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QJM. 2007 Oct;100(10):609-15. Epub 2007 Sep 19.

Drug-induced QT prolongation and torsades de pointes: evaluation of a QT nomogram.

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School of Pharmacy, University of Queensland, Brisbane, Australia.



Although QT prolongation is associated with increased risk of torsade de pointes (TdP), the precise relationship is not well defined.


To evaluate the performance of a QT nomogram in assessing the risk of TdP from QT-RR combinations.


Systematic review.


We systematically searched MEDLINE/EMBASE for cases of drug-induced TdP. Controls were patients taking non-cardiotoxic drugs in overdose. Inclusion criteria were definite TdP, normal ECG before or after the event, association with a drug/toxin and QT-RR measurements available. The upper bound of a QT-RR cloud diagram developed from human preclinical studies was converted into a QT nomogram [QT vs. heart rate (HR)]. QT-HR combinations for TdP cases and controls were plotted with the QT nomogram, and curves corresponding to a QTc = 440 ms and QTc = 500 ms for comparison (Bazett's correction).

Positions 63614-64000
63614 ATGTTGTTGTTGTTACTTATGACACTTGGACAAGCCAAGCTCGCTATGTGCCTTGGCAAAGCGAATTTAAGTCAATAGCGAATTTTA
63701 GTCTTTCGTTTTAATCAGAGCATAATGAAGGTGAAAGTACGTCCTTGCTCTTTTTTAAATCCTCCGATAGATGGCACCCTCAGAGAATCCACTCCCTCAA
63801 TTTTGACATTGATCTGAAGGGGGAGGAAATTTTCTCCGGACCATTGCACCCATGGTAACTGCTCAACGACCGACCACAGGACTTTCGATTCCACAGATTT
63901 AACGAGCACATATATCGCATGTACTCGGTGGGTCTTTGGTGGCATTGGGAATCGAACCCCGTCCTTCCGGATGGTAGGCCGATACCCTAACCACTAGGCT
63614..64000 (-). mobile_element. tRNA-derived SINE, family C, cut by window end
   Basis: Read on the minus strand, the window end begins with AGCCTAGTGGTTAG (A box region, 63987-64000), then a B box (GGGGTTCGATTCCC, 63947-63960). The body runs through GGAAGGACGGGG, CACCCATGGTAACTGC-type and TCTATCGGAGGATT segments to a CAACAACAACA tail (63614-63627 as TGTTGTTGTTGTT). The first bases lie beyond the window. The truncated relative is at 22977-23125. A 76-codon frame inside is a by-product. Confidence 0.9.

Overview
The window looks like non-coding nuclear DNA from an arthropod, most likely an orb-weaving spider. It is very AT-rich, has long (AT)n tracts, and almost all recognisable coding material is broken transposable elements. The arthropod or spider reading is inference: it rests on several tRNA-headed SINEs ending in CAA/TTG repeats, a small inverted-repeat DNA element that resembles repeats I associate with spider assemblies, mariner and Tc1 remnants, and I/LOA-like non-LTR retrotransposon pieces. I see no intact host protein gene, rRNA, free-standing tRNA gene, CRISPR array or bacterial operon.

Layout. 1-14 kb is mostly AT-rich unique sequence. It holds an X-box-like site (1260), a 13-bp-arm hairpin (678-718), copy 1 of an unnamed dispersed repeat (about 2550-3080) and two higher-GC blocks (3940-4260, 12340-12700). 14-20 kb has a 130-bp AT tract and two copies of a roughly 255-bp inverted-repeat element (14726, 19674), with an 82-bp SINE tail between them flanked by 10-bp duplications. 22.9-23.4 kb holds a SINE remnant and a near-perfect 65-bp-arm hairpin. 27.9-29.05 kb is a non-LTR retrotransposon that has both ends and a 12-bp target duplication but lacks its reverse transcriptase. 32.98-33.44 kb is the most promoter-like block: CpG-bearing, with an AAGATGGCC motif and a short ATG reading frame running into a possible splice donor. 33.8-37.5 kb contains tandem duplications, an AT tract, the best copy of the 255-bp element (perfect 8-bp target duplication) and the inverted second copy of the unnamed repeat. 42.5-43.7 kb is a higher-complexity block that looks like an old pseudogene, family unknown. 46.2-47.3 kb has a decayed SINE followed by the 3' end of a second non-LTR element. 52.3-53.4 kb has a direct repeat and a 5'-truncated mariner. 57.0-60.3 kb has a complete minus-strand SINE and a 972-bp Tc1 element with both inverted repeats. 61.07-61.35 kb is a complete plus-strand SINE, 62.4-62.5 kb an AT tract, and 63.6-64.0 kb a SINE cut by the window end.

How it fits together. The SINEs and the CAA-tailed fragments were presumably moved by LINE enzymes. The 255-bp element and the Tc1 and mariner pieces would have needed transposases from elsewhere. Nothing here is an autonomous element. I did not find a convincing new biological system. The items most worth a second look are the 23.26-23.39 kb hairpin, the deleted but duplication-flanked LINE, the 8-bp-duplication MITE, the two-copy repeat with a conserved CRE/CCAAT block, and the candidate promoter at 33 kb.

We identified 129 cases of TdP. TdP cases occurred at lower HR values with longer QT intervals, with most cases occurring at HR 30-90 bpm. Controls were more evenly distributed, with HR 40-160 bpm. The sensitivity and specificity of the QT nomogram were 96.9% (95%CI 93.9-99.9) and 98.7% (95%CI 96.8-100), respectively. For Bazett QTc = 440 ms, sensitivity and specificity were 98.5% (95%CI 96.3-100) and 66.7% (95%CI 58.6-74.7), respectively, whereas for Bazett QTc =500 ms they were 93.8% (95%CI 89.6-98.0) and 97.2% (95%CI 94.3-100), respectively.


The QT nomogram is a clinically relevant risk assessment tool that accurately predicts arrhythmogenic risk for drug-induced QT prolongation. Further prospective evaluation of the nomogram is needed.

[Indexed for MEDLINE]

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